lhc la:icr appearse lhc more important,in regard to the Andrcy Sakharov affair Despite pressure fromty to convince Sakharov to change his views, the academy has been ineffectual in doing so. In fact, academy-sponsored petitions against him35 were more litmus tests of ideological conformity for those asked lo sign them than effective measures against the dissident. Many


members secretly admired both Sakharov's conviciion and his scientific ability. Thus thecase has probably convinced parly hardliners mat the academy should be under tighter control

Neither the pany nor the academy wants Sakharov to remain in the news; in doing so he denicmlraies the limits of the party's authority and consequentlythe academy to pressure from the party to deal more effectively with nonconformity. Such pressureole in the intervention by academy officials to end Sakharov's1 hunger strike. That intervention may have succeeded in removingfrom the front pages of the Western press, but the dissident wjs successful in gaining hisIhc immigration of his daughter-in-law to the United States. Even though it is doubtful that hunger strikes by many other Soviet citizens would be soakharov's success must rankle parly hardliners.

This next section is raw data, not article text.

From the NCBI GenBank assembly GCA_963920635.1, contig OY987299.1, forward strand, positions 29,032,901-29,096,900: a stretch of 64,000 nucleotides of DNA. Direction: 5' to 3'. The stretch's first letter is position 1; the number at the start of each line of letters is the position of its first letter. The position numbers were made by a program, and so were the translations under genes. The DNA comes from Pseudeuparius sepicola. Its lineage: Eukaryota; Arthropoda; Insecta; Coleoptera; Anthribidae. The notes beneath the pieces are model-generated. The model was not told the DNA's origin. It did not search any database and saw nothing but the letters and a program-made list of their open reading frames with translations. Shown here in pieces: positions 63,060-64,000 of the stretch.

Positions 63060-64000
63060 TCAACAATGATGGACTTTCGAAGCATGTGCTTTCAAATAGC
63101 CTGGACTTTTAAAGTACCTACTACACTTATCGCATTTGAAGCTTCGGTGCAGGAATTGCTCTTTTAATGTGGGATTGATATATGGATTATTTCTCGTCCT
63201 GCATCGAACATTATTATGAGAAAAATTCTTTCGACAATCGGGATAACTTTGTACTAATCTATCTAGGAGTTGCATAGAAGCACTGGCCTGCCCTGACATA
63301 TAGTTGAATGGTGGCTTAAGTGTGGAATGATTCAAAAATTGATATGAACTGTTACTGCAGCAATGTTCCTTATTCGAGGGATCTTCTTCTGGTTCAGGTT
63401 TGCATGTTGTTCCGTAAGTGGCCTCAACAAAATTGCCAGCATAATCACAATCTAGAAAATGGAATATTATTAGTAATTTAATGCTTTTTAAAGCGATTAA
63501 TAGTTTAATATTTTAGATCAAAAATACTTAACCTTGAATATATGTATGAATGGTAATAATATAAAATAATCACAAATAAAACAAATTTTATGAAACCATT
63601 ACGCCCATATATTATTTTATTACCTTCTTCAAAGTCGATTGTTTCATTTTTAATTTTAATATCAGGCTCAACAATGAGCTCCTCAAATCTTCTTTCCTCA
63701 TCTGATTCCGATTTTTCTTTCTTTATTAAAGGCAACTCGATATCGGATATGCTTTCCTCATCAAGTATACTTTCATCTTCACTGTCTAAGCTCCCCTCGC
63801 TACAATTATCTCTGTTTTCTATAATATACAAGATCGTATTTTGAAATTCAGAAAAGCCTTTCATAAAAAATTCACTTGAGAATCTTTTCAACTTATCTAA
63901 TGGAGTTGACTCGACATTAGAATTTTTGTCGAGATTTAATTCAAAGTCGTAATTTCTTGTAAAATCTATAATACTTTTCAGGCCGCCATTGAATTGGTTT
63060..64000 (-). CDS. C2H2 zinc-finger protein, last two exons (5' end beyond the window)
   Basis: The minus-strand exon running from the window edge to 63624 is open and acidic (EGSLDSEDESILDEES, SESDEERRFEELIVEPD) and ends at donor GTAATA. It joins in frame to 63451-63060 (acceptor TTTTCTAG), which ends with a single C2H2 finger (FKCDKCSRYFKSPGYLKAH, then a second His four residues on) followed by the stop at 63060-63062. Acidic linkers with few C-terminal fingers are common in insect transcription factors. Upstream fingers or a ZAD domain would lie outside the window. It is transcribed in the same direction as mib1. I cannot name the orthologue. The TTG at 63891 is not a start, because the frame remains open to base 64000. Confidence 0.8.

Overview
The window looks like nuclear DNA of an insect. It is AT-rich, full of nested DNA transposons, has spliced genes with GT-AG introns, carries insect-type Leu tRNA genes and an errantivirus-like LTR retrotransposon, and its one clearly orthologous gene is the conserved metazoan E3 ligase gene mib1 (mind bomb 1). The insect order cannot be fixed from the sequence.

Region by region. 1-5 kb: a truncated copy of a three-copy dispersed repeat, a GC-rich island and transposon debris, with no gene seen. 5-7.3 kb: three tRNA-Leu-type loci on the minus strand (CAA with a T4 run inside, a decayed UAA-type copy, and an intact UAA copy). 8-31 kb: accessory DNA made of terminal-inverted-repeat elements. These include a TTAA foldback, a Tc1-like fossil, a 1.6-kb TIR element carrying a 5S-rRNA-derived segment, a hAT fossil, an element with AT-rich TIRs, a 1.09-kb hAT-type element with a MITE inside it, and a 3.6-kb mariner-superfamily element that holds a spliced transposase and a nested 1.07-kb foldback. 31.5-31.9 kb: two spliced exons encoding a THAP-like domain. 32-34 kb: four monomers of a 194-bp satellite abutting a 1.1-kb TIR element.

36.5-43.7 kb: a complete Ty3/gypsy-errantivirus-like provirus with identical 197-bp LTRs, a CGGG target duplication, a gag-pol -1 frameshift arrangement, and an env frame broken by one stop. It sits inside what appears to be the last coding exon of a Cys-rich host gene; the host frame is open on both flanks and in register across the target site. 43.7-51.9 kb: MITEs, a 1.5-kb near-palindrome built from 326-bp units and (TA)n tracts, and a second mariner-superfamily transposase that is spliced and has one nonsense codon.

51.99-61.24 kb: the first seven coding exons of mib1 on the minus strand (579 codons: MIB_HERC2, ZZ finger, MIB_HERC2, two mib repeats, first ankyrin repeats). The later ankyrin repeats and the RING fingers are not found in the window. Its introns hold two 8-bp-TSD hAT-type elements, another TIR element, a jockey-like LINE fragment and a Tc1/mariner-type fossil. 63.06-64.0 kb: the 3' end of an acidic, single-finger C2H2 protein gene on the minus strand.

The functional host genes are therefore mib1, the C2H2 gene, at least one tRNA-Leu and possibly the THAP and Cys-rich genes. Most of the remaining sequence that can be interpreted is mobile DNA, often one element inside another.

Because liberalization of the academy's currentrules wouldighly effective means of increasing control over individual academy members, the parly may press the academy to do so or al least to muzrle ideological nonconformists moreay of avoiding the expulsion issue was developed by the academyhen itesolution (by voice vote) that stripped membership status from Soviet emigres; only Sakharov opposed the resolution. One corresponding member. Veniamin Levich. was relieved of his membership after he immigrated to Israel. Another. Sergey Polikanov, who had gone to the West but had not formally announced histo remain there, resigned before he could be expelled. The resolution would undoubtedly be used against Sakharov in the unlikely case he were exiled to the West